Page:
I think that whether we're trying to guess at what will come next, or build it ourselves, one thing is bound to happen: the next big thing(s) will be at once new, but also have aspects of the familiar. Only so many things we as humans can do within the dimensions we exist in. Just gotta find a way to enable people to do those things in a way that hooks into what they crave.


Vinod Reddy Looking for an App developer as a co-founder.

January 11th, 2020

People generate a lot of content on these Social Media sites..... however, there`s no direct incentive for them to keep generating content.

So they lose interest and stop using them.

So, one of my ideas is to build a platform for ordinary people to publish their content (stories, articles, poems, videos, pictures, analysis, thoughts, etc) and monetize it.

Andy Dent Founder & CEO Touchgram, multi-platform developer 30+ years, 90's C++ dev tools publisher

January 10th, 2020

Change the type of media or content (what is being shared) or change the way people are connected or suggested (who are you sharing with)?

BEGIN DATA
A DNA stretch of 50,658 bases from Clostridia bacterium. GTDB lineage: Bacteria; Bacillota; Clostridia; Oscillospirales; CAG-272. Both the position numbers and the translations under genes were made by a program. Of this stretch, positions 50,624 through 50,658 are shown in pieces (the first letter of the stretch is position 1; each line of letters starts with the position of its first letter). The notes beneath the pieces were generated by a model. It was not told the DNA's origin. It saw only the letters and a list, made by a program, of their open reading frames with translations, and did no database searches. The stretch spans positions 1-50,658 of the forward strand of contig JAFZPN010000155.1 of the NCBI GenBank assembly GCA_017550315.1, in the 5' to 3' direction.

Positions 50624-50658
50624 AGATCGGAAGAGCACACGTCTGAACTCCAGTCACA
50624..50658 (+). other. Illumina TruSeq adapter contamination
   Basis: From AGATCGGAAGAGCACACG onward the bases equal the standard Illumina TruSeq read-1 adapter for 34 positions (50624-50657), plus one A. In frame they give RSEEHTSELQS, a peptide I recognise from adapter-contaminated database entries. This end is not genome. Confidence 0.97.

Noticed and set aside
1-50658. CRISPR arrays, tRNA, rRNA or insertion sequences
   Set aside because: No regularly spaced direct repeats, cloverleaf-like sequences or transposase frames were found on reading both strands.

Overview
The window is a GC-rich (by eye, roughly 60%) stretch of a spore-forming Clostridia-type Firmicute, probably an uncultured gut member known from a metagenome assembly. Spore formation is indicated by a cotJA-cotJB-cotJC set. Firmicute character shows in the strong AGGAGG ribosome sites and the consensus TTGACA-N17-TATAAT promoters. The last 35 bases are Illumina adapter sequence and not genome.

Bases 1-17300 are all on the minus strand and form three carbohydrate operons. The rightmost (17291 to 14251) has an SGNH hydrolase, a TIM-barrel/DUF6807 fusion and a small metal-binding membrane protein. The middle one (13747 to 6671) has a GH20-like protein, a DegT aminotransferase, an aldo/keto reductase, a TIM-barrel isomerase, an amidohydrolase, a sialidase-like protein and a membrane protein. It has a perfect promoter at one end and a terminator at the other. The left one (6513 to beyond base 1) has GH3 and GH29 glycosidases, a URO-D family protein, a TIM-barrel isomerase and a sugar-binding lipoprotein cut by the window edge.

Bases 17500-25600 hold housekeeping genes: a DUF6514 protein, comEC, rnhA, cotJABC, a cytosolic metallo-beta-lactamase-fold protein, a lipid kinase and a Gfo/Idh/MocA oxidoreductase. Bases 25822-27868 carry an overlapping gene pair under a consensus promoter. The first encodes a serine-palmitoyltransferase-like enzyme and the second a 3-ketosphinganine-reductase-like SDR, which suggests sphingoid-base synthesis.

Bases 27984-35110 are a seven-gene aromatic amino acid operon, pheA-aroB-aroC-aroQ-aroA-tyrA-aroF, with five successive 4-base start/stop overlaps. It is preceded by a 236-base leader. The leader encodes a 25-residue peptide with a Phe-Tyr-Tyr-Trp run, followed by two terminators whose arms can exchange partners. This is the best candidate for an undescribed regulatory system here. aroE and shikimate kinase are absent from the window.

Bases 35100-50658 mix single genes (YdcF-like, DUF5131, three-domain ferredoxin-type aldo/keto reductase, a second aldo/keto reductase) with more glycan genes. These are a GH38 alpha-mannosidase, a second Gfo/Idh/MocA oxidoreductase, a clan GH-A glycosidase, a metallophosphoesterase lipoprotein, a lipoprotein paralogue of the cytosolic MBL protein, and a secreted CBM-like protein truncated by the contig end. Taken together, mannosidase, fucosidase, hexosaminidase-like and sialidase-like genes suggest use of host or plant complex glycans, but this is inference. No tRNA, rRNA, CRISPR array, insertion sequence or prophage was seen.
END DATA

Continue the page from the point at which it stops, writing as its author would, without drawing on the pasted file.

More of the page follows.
Attributing motivation/source somehow gets into a why something is being shared, which is the biggest issue in manipulation but I have no idea how to prevent. The Why is normally implicit in sender or context (eg: group) but that is often only a smokescreen for manipulators (eg: fake groups to encourage hatred, discourage voting, get people to buy).

Are there any other dimensions.

Robert Raisch Principal at Raisch Consulting

Last updated on January 10th, 2020

The biggest problem with current "social" apps is how they trap users in rigidly controlled "walled gardens" so they can sell eyeballs to advertisers, and thus, provide a revenue stream to support them.

The solution would be to build a distributed discovery service where anyone can go to find friends or contacts no matter where they host their profile.

I'll leave the dual problems of bootstrapping and funding for you to solve. ;)

Manasi Bandal Student of B.Tech Computer Science at design centered university

January 12th, 2020

I would love to break the mold. Quite risky but this what startup is all about.

Rafael Valle Software Engineer, Thinker, Doer.

January 14th, 2020


Curt Sahakian Attorney

January 14th, 2020

1. "But I guess my point is that I would like to see the anti-social media. Maybe something that rewards me for staying away. "

Someone needs to pay for this. Who would pay for that?

2. "My local Start-up competitions winners are many times apps or what not that are designed to get you to spend less time on social media. "

How many of them turned live? How many of them are growing? And most importantly how many of them are generating sustainable revenue, in one form or another? Any form?